Imagine if no one was around to record Minneapolis Police officer Derek Chauvin murdering George Floyd. Chauvin may not be in jail. Floyd would have been possibly scapegoated. Citizen recordings of that murder was an inversion of the panopticon. Allow me to explain the panopticon.
18th century Philosopher Jeremy Bentham used the Greek word panoptes, all seeing, to describe his design for a prison, the panopticon. Bentham’s innovation was a penitentiary with a rotunda at its center, from which they stationed a single guard who prisoners could not see and who could watch any prisoner at any given moment, but never all at once. Prisoners never knew when the guard was watching them. The panopticon thus directs prisoners to act as if they’re always being observed, in turn controlling the prison population.
Giving Bentham’s panopticon steroids, 20th century psychologist and Philosopher Michel Foucault used the panopticon to explain how discipline and punishment operate in society, identifying how we are observed and studied. Foucault’s panopticon doesn’t have a specific location. It’s social, it’s how we as a society work social discipline and punishment.
Foucault was perhaps more right than he realized, especially when taking 21st century almost everywhere police camcorders into account and our now algorithm-driven consumerism, which doubles down on his explanations that powers beyond our control socially discipline and punish us. However, Foucault didn’t anticipate that we would all be walking around with smartphones with video cameras, nor did he expect computer hackers like anonymous. These tools enable citizens to sometimes invert the panopticon, and perhaps if done enough, diminish police illegality.
Twice at professional meetings, I opined we have the capability to today see authority watching us. The first occasion was in 2007 at a conference on genocide at the University of Oregon when Professor Oren Stier explained how we can now look where genocide is happening in Darfur through satellite pictures. I blurted out: “that’s an inversion of the panopticon.”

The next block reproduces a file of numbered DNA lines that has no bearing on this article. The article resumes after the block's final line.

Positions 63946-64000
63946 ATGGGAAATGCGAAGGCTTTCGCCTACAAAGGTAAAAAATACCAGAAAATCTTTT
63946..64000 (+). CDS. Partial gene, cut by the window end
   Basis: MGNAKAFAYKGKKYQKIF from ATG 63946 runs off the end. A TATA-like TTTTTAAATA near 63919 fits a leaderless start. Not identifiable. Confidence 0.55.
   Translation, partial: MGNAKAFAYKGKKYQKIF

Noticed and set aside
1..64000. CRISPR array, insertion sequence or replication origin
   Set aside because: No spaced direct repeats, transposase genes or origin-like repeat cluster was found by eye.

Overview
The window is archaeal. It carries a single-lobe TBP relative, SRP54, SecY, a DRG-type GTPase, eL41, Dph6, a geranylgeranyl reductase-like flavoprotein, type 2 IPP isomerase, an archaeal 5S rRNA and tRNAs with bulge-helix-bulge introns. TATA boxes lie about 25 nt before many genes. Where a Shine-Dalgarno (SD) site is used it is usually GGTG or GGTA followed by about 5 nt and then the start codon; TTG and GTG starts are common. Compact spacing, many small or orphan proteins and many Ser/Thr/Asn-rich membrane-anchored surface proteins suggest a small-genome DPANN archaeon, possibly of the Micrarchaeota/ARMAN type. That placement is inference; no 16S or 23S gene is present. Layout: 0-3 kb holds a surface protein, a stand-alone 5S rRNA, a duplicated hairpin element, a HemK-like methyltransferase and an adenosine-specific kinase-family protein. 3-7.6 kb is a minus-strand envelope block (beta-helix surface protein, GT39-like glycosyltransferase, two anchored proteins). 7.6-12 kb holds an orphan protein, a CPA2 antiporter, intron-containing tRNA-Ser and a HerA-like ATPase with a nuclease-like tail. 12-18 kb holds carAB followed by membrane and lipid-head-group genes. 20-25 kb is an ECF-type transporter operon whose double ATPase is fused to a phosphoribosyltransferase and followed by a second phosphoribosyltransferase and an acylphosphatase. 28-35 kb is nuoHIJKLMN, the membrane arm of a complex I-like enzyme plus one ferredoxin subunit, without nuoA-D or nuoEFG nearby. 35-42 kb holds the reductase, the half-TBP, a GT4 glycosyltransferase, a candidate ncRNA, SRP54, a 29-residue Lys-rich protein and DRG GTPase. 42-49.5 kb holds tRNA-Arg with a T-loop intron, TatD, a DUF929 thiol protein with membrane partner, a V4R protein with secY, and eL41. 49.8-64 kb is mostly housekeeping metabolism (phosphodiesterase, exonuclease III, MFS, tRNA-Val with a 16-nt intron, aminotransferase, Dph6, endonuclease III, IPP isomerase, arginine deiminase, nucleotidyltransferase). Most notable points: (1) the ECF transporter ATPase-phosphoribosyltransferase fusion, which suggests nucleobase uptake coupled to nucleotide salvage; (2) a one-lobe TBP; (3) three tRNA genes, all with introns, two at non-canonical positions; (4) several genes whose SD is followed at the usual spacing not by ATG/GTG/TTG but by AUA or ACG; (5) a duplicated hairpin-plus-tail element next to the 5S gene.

The second time was at a recent seminar on the philosopher Emanuel Levinas and Democracy. Levinas locates the origin of ethics in our face to face relationships. Politics are about the other’s neighbor and the neighbor’s neighbor, all of whom are beyond me. I asked what Levinas might say about witnessing the other’s face dying on a video or seeing the face of a police officer while murdering someone, e.g., George Floyd? It’s an odd moment since Floyd wasn’t facing me while I was facing him through a video. I could see my neighbor’s neighbor’s neighbor being murdered by a police officer because citizens inverted the panopticon by recording the murdering officer with their smartphones.
I then asked if anyone knew who had produced the policies for their local law enforcement department. There was no one who knew. No one had done the work to discover how local law enforcement power watched, disciplined and punished itself. No one in the 18-person seminar knew that many police departments buy their policies from private companies run by former police officers with law degrees, making meaningless the statements by departments that an officer’s conduct did not violate their policy.
Do yourself and your community two favors. Always record police interactions with civilians while keeping a safe distance from law enforcement operations. Do not impede police work while recording. Please find out who wrote the policies for your local law enforcement department and protest local authorities if it’s not authored or at minimum informed and produced by an elected body of local citizens. We can sometimes invert the panopticon. To deny ourselves this citizen power is to live in Bentham’s panopticon